Puglia is a southern region that forms the "heel" of the Italian boot. It is famous for the hill villages with their characteristic white plaster, for the countryside with an ancient flavor and for the hundreds of kilometers of Mediterranean coast. The interior of the region is mostly flat and hilly, without obvious contrasts between one territory and another.
The name Puglia derives from the Latin Apulia, derived in turn from that of the Apuli people (Dauni and Pecezi) who inhabited the center-north of the current region. The southern part, or rather the Salento Peninsula, was instead inhabited by the Messapians and the Salentines and was called Calabria, a name then passed, by a curious transposition, to the other peninsula of southern Italy.
The name Apulia was then forgotten and reappeared in 1043 when the Normans founded the County of Puglia. Subsequently, until the unification of Italy, the name Puglia was lost again and the region assumed three denominations: Capitanata, Terra di Bari and Terra di Otranto.
With the Unity of Italy the name Puglia will return to current use and will be definitively sanctioned by the Republican Constitution in 1947.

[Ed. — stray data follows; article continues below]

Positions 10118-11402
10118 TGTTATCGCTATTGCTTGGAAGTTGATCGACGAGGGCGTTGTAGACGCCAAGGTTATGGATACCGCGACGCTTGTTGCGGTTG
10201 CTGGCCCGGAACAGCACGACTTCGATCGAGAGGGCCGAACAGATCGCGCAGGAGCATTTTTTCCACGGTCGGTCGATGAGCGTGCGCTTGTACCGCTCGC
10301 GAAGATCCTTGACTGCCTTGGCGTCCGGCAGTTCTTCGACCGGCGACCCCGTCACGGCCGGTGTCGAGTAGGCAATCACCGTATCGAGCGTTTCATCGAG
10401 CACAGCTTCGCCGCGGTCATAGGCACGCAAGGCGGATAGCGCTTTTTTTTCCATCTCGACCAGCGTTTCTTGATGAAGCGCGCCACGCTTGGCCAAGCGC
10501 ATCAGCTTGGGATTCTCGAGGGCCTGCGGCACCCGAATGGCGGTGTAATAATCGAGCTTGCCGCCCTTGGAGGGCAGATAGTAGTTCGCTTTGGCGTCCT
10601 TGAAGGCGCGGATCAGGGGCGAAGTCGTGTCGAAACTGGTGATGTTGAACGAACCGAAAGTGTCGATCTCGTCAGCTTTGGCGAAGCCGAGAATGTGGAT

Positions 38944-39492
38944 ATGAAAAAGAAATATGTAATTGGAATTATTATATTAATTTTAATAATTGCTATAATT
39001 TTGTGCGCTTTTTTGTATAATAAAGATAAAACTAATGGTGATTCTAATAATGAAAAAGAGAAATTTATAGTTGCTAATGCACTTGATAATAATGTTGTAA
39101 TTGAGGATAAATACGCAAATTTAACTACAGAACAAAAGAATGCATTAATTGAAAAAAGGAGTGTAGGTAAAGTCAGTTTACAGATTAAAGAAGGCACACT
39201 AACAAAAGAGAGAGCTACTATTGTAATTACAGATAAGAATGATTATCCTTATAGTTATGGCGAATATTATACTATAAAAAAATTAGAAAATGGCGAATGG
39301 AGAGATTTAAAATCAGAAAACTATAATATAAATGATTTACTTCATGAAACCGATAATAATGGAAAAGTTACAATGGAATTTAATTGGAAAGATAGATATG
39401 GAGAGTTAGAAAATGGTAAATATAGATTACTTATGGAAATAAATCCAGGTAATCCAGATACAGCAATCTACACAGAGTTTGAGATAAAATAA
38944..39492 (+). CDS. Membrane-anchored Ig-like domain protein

The Apulian cuisine is characterized above all by the great attention that is dedicated to the raw materials, always of the highest quality and strictly local. Extra virgin olive oil, pasta and wine (the main grape varieties of this region are the Primitivo and the Negro Amaro) are of great importance. There are many recipes that this kitchen presents, which has a peculiarity that distinguishes it from the others, of offering different dishes in relation to the different seasons, so that during the milder seasons, ie in spring and summer, preference is given to vegetables and fish, while in the others legumes predominate, homemade pasta seasoned with various sauces, alone or combined with vegetables or fish.
Among the many attractions of the region not to be overlooked are all the events linked to the cultural and religious tradition of which Puglia is so rich. Puglia has always been a land of landing, exchange and communication of different peoples, customs and customs on the coasts and inland, artistic taste and religiosity have been preserved and handed down over time. For example, the pizzica and the tarantolate dance, which have their roots in ancient pagan festivals and customs, have remained unchanged and preserved in their original form up to the present day.
The Puglia region divides its wine territory between hills and plains. When the Phoenicians and the Greeks arrived in Puglia, they already found cultivations of vines and did nothing but enhance them, as well as the ancient Romans, great lovers of Apulian wines for their undisputed quality. The qualitative level of the wines of Puglia has always held up the game of production in northern Italy and even France since the 1800s.